A confused young man went to a psychiatrist. The psychiatrist intently listened to his patient and then offered his insight.
“It appears to me you have trouble making decisions. Would you agree?”
The young man pondered for a moment and then responded, “Well, yes and no.”
Many people struggle with making decisions. Whether the issue is personal or professional, the inability to decide on a course of action can ruin relationships or careers.
“Inability to make decisions is one of the principal reasons executives fail,” said leadership guru John Maxwell. “Deficiency in decision-making ranks much higher than lack of specific knowledge or technical know-how as an indicator of leadership failure.”
Remember the time-tested adage: Not to make a decision is a decision. Or as the always entertaining Yogi Berra put it, “When you come to a fork in the road, take it.”
To make better decisions, or to teach employees to do so, try this counterintuitive approach: Assume that whatever decision you make will be wrong. If you have a choice between several options, just ask yourself which alternative you would regret most.
This will help you identify the option that, even if wrong, would cause you the fewest problems. You may not arrive at the perfect answer, but you’ll at least identify the decision you can live with most comfortably.
Here’s a perfect example. General Dwight Eisenhower struggled mightily with the timing for D-Day because he could not make up his mind about the best moment for the attack. The strategy had been planned for years, but it came down to the weather conditions. The airborne attack needed a full moon and the navy needed low tide.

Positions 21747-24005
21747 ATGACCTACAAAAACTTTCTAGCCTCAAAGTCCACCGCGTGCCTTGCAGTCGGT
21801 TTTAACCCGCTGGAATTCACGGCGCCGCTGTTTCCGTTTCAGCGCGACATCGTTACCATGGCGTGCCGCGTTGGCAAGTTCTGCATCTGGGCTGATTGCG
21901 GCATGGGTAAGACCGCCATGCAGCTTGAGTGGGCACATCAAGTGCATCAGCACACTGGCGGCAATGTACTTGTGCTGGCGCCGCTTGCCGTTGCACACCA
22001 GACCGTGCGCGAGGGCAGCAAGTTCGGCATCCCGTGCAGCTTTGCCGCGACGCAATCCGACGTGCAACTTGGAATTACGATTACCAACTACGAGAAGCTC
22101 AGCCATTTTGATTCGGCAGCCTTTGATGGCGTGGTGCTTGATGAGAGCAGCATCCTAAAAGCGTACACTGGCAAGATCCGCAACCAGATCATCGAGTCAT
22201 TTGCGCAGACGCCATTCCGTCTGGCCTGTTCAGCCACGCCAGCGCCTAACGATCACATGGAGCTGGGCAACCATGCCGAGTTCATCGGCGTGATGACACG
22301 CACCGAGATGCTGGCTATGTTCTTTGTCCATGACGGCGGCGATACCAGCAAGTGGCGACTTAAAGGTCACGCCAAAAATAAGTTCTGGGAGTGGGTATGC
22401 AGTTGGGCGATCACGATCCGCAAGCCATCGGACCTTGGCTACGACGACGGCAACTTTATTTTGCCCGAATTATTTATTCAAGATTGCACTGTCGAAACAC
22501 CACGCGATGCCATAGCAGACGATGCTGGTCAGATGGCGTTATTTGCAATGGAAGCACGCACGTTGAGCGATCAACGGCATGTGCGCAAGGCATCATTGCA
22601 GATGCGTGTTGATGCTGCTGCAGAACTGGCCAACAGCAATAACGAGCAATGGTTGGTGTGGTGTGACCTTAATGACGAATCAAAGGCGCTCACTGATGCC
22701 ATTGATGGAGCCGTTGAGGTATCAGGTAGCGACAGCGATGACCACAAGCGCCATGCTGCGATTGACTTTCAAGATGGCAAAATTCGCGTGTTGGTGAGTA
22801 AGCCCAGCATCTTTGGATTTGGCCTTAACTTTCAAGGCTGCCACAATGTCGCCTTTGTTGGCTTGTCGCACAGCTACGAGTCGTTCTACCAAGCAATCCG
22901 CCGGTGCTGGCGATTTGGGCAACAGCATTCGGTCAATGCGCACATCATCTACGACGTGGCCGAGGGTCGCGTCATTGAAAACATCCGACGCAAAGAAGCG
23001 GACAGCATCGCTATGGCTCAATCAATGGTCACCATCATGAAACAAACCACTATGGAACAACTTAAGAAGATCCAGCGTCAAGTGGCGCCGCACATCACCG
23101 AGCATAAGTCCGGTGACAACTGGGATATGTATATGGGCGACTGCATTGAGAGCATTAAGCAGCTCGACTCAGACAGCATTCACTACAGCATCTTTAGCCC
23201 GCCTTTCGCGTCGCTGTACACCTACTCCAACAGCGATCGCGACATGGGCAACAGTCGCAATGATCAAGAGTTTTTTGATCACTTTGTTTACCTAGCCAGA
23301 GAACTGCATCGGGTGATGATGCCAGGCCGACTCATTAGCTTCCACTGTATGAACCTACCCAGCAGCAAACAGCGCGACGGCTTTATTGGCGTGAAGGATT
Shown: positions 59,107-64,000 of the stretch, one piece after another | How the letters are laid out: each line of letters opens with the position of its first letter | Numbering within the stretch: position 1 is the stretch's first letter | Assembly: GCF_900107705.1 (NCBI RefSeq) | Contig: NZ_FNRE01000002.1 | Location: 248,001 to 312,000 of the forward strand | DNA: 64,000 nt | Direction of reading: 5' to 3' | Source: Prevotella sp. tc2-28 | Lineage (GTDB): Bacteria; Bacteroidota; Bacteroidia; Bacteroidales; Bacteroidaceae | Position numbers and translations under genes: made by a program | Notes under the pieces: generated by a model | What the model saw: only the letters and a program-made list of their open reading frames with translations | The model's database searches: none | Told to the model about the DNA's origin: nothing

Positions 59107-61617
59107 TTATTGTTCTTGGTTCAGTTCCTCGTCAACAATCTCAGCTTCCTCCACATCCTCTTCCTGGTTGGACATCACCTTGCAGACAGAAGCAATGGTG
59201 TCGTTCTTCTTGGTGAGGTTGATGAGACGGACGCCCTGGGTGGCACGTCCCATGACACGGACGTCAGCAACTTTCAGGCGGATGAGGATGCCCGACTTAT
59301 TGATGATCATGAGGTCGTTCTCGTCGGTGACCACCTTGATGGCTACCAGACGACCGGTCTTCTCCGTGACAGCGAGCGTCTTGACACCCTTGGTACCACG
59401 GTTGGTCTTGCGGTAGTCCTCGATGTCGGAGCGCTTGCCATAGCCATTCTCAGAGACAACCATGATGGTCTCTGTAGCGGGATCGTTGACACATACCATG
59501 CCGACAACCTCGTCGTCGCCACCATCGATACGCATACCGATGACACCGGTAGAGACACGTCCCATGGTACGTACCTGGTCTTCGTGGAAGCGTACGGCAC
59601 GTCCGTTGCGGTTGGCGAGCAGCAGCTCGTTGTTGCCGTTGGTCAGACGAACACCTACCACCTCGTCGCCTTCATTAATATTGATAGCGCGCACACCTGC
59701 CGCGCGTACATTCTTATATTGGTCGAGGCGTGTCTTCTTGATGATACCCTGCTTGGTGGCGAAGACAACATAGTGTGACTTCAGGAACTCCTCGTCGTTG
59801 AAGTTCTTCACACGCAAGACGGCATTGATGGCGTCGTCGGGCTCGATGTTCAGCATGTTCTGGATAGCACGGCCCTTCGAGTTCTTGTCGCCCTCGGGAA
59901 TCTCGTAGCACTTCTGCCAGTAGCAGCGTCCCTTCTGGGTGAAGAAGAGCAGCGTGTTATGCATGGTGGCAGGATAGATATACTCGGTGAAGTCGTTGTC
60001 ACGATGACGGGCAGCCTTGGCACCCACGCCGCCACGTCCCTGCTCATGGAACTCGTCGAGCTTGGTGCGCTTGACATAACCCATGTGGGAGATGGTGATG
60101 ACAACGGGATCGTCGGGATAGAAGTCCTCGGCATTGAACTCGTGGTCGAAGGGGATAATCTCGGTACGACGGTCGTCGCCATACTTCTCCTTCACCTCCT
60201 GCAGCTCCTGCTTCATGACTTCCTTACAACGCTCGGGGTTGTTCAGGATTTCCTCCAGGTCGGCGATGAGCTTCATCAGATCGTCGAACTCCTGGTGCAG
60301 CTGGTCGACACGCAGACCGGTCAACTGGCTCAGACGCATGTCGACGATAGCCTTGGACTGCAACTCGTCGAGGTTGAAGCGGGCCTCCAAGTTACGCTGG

He had teams of meteorologists advising him, who determined that June 5 would be disastrous because of a looming storm. The weight of the decision was enormous for the more than 150,000 Allied troops involved.
Finally, he came to a decision to postpone the operations for a day. “No matter what the weather looks like, we have to go ahead now. Waiting any longer could be even more dangerous. So let’s move it.” As the history books tell us, the June 6, 1944, attack marked a historic shift in World War II.
Few of us will ever face such a momentous decision. But for many day-to-day problems, we must recognize that there is a point at which we need to take a leap of faith, because there comes a point after that when the right decision becomes the wrong decision because it was made too late.
Consider these basic strategies for making good decisions most of the time:
You will occasionally second-guess yourself, and you might make a bad decision from time to time. But Robert H. Schuller’s sage advice will help you: “Never make your most important decisions when you are in your worst moods. Wait. Be patient. The storm will pass.”
Mackay’s Moral: A good decision is the best thing you’ll ever make.
Seven-time, New York Times best-selling author of "Swim With The Sharks Without Being Eaten Alive," with two books among the top 15 inspirational business books of all time, according to the New York Times. He is one of America’s most popular and entertaining business speakers, and currently serves as Chairman at the MackayMitchell Envelope Company, one of the nation’s major envelope manufacturers, producing 25 million envelopes a day.
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